Hello, I’m Mariya Boyko!

I’m a math teacher and a Ph.D. student at the University of Toronto studying the history of mathematics education – mainly the understudied math curriculum reforms in USSR in the 1960’s. My teaching degree is from OISE and my Honors Bachelor of Science degree is from UofT.

This blog is a place where I share my creative hobbies (drawing, dance and everything in between) and my adventures as a teaching consultant.

Education blogs are often perceived as boring and I’d like to change this stereotype. In my perfect world education blogs would be just another type of lifestyle blogs (much like fashion blogs and cooking blogs).

I’d love to show you that teaching, learning and being creative and stylish can go hand in hand. I also would like to showcase learning and teaching techniques that can be integrated seamlessly in everyday life.

Please don’t hesitate to contact me at mariya.boyko12@gmail.com if you’d like to write a guest blog, collaborate, or just chat about teaching, learning and being creative. I’d love to hear from you!

5 thoughts on “About

  1. Hi! It’s great to get to read about a fellow grad student who is equally or more interested in Astronomy and related topics.
    I will be looking forward to reading more about your take on different subjects and events. I hardly have read any scholarly articles about History of Astronomy in general. Well, mostly through the eyes of a physicist or a mathematician but never via a historian ! Thanks for sharing your two cents !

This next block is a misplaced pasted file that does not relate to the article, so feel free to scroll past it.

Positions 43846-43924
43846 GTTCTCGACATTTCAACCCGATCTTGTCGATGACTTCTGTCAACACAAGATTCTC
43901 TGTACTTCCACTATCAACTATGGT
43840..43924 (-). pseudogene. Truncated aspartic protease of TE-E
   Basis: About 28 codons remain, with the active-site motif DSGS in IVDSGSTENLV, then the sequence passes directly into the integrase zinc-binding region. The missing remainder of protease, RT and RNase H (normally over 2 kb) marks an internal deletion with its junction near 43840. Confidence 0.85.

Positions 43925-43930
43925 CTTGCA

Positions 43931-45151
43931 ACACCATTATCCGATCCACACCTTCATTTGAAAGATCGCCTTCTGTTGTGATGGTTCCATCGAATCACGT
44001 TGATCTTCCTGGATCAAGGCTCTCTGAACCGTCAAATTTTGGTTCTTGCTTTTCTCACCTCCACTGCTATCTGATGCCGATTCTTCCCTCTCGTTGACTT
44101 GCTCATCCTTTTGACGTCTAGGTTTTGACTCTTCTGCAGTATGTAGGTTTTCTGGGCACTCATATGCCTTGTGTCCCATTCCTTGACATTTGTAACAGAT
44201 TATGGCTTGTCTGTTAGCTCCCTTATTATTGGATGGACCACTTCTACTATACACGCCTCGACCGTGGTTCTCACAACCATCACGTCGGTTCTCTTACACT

1. Thanks, Rohit! I’t nice to meet you! My thesis adviser takes great interest in astronomy itself and in its history. His enthusiasm inspires everyone around him. I work at kids’ science camps a lot and every time they have a demo at our local observatory I demand that I need to be let in, otherwise the kids will misbehave/cry/ruin the entire lab (when in fact I just want to be let into the observatory :):):) …. well, of course there is a risk that they would have misbehaved, cried or ruined the entire lab if I have not been there with them, but I have never tried to leave them with the observatory staff, and -to be honest- don’t want to try :):)


      1. Ha ha ! that’s great … I wish I could visit more and more observatories as long as my grad study is going on. I doubt I will be able to enjoy it like this once you start some kinda job ! 🙂
        It was nice to meet you as well 🙂


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